Strip Laminate Tips
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Tips for making Veneer Strip Laminate Booms

OK, take this what it is worth. Free advice is worth what you paid for it. It's a few things I've learned and is here for experimentation purposes only. Don't blame me if your first few attempt's don't turn out as you had hoped. Learn from your mistakes and keep at it.

 

    Don't get in a hurry. This is a process that takes a long time and will reward you with beautiful results once you get your own process down. Everyone will discover methods that work for them and should use whatever works for them.

    </1L>I've been using Tite Bond II glue because it is water based and easy to clean up, but you will need to thin it a bit. Tite Bond said it could be thinned 5% with water, but I've been going more for 10% with no problems.

     

    OK, poly glues clog up sandpaper more than epoxy, but it is a trade off. I use a brass brush to clean the belt before using the art gum thingy you can buy for cleaning belts. Look for cheap charcoal grill brushes at the discount store. They work great.

    DO NOT USE PAPER (or anything else) BACKED VENEER. I've told you, so you can't say you were not warned.

    Don't buy veneer with a fancy grain. You will pay big bucks for it and you won't be able to see any grain. Color is the thing to look for. Save the fancy grain stuff to face your multi-lap rangs with. It's great there.

    You need to make sure that the veneer is rough sanded so that the glue will have some tooth to cling to. Some veneers don't need anything, but some of the veneer's I've gotten have either been sanded or cut with very smooth blades and need some roughing up.

    Coat the form liberally with melted Gulf Wax to keep your blank from becoming a permanent part of the form.

    Mix up more glue than you think you will need and brush on liberally with a 2" wide brush. Because veneers are thin, it takes quite a few strips to build up a rang. You will discover that the strips glued first will be trying to set up while you are still brushing the last few.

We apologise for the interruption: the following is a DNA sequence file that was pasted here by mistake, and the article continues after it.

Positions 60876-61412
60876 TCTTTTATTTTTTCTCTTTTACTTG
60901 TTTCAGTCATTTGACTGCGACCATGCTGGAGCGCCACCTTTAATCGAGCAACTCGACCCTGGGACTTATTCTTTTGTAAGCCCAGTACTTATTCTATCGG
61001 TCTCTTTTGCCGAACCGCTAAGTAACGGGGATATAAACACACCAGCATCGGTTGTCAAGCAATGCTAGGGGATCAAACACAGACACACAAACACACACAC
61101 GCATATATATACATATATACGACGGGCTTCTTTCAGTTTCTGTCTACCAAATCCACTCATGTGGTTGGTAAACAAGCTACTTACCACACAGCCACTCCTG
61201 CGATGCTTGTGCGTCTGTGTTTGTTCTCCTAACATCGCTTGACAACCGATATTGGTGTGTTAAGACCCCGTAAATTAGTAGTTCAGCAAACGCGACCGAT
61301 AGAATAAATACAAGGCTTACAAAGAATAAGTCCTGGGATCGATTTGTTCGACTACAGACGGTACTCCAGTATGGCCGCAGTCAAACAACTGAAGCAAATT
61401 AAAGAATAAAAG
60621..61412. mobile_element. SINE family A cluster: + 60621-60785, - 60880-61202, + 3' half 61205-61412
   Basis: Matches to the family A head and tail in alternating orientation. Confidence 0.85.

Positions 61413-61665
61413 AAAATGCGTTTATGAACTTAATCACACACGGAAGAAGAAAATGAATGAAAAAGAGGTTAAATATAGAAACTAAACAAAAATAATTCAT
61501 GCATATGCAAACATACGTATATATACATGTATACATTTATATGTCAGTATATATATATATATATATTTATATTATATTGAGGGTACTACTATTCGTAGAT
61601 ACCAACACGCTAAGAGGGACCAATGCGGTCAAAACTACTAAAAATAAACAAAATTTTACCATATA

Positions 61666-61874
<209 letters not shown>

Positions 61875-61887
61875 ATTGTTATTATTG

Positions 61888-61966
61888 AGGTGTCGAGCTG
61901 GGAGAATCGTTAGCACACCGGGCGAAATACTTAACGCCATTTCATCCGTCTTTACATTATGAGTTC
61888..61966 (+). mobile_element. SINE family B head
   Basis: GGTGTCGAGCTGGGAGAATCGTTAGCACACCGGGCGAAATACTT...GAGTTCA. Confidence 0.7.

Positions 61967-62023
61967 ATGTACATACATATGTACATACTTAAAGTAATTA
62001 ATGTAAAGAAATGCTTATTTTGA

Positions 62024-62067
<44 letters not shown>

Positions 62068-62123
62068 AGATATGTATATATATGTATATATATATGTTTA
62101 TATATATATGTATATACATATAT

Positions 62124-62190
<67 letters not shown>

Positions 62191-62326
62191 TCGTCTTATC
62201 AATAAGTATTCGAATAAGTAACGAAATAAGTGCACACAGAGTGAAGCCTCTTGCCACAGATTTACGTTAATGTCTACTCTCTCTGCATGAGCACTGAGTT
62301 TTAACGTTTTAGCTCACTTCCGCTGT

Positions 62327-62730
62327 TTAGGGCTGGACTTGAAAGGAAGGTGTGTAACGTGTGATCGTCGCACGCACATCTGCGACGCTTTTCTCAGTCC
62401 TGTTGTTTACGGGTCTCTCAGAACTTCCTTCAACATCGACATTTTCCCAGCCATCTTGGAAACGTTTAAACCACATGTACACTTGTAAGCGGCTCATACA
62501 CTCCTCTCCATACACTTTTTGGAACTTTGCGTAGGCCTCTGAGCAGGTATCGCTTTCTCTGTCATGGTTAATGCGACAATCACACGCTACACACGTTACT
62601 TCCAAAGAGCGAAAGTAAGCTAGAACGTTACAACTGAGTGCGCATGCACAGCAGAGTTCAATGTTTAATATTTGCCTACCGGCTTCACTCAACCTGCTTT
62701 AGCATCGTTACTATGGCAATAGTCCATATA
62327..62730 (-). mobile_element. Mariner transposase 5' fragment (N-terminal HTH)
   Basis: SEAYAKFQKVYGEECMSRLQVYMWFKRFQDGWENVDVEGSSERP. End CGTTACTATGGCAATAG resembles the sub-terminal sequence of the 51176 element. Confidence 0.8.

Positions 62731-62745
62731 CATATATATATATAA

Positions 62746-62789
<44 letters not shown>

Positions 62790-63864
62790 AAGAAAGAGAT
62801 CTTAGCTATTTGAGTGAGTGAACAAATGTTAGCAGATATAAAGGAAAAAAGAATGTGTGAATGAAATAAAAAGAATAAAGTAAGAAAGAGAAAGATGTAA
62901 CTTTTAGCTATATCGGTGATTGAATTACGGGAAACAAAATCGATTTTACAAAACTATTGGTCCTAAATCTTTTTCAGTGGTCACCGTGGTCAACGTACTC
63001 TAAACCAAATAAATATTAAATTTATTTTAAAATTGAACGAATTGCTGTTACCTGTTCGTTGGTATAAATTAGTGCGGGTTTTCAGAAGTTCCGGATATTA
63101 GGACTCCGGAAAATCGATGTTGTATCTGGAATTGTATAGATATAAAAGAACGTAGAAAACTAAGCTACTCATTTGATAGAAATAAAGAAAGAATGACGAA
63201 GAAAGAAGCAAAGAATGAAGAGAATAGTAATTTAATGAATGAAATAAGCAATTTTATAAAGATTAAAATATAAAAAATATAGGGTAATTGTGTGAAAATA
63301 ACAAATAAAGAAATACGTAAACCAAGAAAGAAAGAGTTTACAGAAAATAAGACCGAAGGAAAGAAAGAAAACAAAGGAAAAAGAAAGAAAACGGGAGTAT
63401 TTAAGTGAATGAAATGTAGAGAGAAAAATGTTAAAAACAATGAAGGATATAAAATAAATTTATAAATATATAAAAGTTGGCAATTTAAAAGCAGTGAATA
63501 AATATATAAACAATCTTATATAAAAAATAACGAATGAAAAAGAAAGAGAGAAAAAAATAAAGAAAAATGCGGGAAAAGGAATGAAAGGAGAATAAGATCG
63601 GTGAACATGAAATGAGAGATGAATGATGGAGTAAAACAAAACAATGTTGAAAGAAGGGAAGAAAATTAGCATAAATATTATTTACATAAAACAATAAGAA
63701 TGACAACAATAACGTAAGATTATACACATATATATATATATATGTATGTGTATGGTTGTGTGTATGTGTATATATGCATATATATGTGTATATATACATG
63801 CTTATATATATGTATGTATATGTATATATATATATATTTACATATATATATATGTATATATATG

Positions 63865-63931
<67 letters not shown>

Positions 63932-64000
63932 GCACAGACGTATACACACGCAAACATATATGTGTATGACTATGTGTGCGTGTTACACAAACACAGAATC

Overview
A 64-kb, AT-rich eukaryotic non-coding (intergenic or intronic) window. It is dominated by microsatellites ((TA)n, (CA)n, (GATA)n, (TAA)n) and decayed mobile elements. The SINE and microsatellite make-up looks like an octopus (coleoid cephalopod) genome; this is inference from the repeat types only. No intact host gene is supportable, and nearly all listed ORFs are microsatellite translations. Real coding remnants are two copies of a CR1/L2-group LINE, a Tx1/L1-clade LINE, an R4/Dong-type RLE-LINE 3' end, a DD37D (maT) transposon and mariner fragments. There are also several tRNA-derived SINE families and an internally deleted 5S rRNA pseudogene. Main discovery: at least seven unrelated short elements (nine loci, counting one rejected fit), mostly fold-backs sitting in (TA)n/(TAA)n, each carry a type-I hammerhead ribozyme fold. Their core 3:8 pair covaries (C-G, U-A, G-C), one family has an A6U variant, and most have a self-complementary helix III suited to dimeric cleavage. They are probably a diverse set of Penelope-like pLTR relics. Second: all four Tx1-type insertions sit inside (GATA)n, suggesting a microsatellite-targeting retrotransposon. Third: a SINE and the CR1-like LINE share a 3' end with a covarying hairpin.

I've made a jig to stack the strips in to keep them square while I'm glueing other strips. It's just a partial box made from a piece of plywood 4"x26" with one end and a side. This gives me a square side and corner to nest the pieces and keep them in order.

    Be sure to prestage everything you will need before you start splashing glue around. Have the form ready, clamps at hand, and a wet towel and bowl of water handy. Better have the bottle of glue near by because I almost never mix enough glue the first time.

    Have all the strips stacked in the order you plan to lay them up in so that you can just grab, glue, and stack.

    Make the blank several layers thicker than the final desired shape.

    You will need something sturdy yet flexible to place between the last piece of veneer and the clamp jaws. I have used PVC and aluminum strips. The aluminum keeps it's shape while you are clamping, which is good, but needs rebending for the next batch. The PVC is a more difficult to lay down, but is easier to reuse. If you don't do this, you will end up with uneven clamping and a wavy blank.

    In the beginning it is good to go through a dry run to see what you are forgetting. If you have to leave during the middle of the process to find out what the explosion you just heard was, you will come back to a useless mess. (Yes, it happened to me. A transformer exploded on a power pole behind my house and started a grass fire.)

    If you are doing a complex shape, you want to dry run the clamp positioning. You will be amazed at how difficult it can be to get the clamp handles out of the way of each other. Then again, you may be much smarter than I am and not have any trouble.

    You may have trouble getting enough clamping pressure if your veneer is very thick or you are trying to do the whole thing in one whack. If so, make the stick in sections, or buy real strong C-clamps and use a pipe wrench. Cheap Chinese C-clamps will twist and become useless. I've got a bucket full of them. Then there is also the risk of "glue starving" if you use too much pressure. Sorry, there is no one good answer, just go for it.

    Start clamping from the inside of the elbow and work out toward the tips.

    On complex shapes, or with complex inserts, glue in stages. Let dry, remove from form, sand edges and glue on the next section.

    For complex shapes, like the Voyager, you may need to soak the veneer strips in water and clamp up and let dry to preform them to the shape. Most shapes don't require this.

    Let dry for several days in the clamps, then remove from form and let set a week. The glue deep down takes a long time to dry.

    Get some good cloth backed sandpaper, J weight. It does a great job on sanding these as well as any other boom and it lasts MUCH longer than the paper backed stuff.

    I once showed a guy at work one of my S/L rangs and his comment was "Who would do that?" I didn't have a real snappy answer to that question. If you decide to make some yourself , just remember it is a labor of love and enjoy your creations. Regular folks won't understand at all.